It’s not too early for money managers to look back with nostalgia on the solid gains they enjoyed in 2021, after inflationary pressures not seen for decades emerged this year to end an era where equity managers have been able to think of the U.S. Federal Reserve as a friend.
Pensions & Investments’ latest annual survey of the largest money managers found worldwide institutional assets overseen by roughly 450 managers around the globe rising 6.3% last year to $59.38 trillion, and 50.5% over the five years through Dec. 31.
U.S. institutional tax-exempt assets managed internally, meanwhile, jumped 11.2% for the year to $20.06 trillion, lifting the gain for the past five years to 46%.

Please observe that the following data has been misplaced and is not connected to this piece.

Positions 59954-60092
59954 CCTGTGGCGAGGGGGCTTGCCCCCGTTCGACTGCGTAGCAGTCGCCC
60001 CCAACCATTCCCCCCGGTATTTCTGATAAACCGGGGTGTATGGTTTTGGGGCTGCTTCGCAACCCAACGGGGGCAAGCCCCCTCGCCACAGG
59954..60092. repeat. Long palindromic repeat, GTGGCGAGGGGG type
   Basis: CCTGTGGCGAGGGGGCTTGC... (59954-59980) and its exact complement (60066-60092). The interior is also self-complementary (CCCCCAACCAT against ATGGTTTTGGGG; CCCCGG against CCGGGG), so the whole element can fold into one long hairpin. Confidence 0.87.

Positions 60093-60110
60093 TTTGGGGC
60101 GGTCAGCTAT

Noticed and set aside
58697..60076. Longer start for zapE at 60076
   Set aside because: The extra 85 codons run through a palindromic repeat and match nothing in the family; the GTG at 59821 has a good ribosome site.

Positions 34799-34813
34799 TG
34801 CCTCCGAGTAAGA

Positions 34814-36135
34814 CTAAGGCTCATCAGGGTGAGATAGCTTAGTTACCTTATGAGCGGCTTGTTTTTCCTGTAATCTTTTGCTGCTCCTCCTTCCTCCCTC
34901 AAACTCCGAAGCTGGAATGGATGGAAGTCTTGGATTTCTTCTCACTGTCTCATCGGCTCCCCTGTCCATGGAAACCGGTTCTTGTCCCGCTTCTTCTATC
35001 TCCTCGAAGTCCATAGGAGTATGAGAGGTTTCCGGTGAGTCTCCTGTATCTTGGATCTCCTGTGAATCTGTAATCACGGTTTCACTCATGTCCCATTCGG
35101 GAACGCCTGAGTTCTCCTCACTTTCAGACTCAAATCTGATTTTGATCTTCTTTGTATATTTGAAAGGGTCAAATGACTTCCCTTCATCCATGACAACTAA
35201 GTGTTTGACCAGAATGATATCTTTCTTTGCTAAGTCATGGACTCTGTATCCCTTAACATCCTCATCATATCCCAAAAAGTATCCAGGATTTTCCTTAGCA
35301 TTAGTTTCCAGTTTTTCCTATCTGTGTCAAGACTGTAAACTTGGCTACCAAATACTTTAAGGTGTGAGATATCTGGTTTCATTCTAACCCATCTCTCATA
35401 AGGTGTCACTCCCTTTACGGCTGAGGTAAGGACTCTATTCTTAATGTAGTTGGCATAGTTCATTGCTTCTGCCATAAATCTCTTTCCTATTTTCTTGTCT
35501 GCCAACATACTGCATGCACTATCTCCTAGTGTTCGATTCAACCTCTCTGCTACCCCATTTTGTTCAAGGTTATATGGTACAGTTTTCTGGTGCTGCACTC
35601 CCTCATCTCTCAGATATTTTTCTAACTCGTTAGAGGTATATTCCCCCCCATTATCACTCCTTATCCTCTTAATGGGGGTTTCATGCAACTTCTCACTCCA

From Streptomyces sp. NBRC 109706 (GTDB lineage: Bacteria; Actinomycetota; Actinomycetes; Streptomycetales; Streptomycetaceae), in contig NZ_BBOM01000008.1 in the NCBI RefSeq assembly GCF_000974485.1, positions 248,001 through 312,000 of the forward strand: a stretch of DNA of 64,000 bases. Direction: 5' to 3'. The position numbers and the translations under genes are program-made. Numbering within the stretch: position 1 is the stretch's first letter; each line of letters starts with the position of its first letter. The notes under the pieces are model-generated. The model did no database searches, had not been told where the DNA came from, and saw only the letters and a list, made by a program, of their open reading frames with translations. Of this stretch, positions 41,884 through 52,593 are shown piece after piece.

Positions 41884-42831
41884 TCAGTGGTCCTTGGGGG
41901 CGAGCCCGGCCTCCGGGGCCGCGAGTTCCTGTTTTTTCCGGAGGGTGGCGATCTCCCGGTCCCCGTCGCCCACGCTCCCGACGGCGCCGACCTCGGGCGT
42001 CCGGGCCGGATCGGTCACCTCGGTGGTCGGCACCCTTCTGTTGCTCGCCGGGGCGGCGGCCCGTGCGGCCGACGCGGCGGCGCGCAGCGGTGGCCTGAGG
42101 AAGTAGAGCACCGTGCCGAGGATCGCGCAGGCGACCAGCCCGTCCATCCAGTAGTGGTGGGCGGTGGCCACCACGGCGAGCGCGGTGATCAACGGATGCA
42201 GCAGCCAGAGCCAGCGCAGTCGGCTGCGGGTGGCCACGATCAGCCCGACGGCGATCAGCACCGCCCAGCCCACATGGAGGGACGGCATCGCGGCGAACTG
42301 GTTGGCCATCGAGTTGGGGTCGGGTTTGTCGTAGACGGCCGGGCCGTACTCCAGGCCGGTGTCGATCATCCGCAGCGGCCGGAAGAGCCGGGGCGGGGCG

For money managers around the world, the latest year was “really bullish,” driven by hopes for a continued recovery from COVID-19 lockdowns, said Fabrice Chemouny, Hong Kong-based head of Asia-Pacific at Natixis Investment Managers.
It was essentially equity-driven, with the flood of liquidity central banks unleashed to combat the COVID-19 crisis from early 2020 crushing sovereign bond yields and making the acronym TINA — “there is no alternative” to equities — part of the vernacular, Mr. Chemouny said. For money managers last year, “all the planets were aligned,” he said.
But then the universe tended to disorder.